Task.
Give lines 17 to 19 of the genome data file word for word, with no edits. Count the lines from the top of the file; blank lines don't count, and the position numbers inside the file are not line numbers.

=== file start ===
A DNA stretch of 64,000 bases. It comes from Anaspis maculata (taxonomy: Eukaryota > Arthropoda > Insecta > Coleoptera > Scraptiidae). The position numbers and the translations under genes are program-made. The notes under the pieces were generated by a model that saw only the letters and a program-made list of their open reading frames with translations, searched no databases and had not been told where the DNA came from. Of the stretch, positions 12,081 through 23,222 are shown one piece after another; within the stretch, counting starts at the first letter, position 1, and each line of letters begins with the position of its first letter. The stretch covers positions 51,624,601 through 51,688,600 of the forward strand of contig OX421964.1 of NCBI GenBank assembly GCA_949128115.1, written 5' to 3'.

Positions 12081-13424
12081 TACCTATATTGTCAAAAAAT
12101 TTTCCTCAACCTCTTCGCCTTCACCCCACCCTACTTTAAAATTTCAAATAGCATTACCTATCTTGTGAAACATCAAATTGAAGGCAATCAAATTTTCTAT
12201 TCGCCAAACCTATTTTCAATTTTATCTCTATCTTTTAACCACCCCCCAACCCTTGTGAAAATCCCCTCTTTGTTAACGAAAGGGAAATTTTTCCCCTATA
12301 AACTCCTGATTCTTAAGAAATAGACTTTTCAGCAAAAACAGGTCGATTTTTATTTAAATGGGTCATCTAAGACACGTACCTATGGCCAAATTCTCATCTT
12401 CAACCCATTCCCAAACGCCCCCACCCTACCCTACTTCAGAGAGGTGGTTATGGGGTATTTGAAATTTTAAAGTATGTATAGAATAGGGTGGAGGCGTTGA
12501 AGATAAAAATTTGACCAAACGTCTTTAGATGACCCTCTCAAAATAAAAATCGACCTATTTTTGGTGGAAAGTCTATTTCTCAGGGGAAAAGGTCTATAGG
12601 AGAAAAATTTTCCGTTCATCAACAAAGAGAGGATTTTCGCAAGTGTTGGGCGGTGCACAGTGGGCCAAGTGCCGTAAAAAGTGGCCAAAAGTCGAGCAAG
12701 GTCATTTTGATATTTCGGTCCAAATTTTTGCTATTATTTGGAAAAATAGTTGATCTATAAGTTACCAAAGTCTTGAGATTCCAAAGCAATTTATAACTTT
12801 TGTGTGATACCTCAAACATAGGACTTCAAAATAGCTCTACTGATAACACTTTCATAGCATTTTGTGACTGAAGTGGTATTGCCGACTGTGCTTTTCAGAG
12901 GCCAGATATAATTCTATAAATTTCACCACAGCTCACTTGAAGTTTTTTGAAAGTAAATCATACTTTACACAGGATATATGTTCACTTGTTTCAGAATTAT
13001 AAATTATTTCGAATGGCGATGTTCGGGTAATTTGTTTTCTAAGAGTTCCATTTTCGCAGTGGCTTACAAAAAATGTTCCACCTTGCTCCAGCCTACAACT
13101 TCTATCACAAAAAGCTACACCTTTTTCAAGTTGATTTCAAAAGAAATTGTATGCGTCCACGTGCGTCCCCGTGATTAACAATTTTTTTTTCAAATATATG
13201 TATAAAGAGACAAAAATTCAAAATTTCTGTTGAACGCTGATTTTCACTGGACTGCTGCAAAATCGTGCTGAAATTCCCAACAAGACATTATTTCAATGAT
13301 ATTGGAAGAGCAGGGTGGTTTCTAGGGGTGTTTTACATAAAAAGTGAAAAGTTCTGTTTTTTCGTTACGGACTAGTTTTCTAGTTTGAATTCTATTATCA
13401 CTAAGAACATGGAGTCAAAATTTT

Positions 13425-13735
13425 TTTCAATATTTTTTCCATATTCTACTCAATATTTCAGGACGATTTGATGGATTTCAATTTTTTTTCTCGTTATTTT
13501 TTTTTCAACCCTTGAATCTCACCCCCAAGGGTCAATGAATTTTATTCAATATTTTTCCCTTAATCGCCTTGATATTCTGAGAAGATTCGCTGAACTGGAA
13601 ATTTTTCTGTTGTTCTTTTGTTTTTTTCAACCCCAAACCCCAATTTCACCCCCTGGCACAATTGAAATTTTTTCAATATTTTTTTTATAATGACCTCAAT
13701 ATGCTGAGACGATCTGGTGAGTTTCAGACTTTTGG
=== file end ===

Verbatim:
13401 CTAAGAACATGGAGTCAAAATTTT

Positions 13425-13735
13425 TTTCAATATTTTTTCCATATTCTACTCAATATTTCAGGACGATTTGATGGATTTCAATTTTTTTTCTCGTTATTTT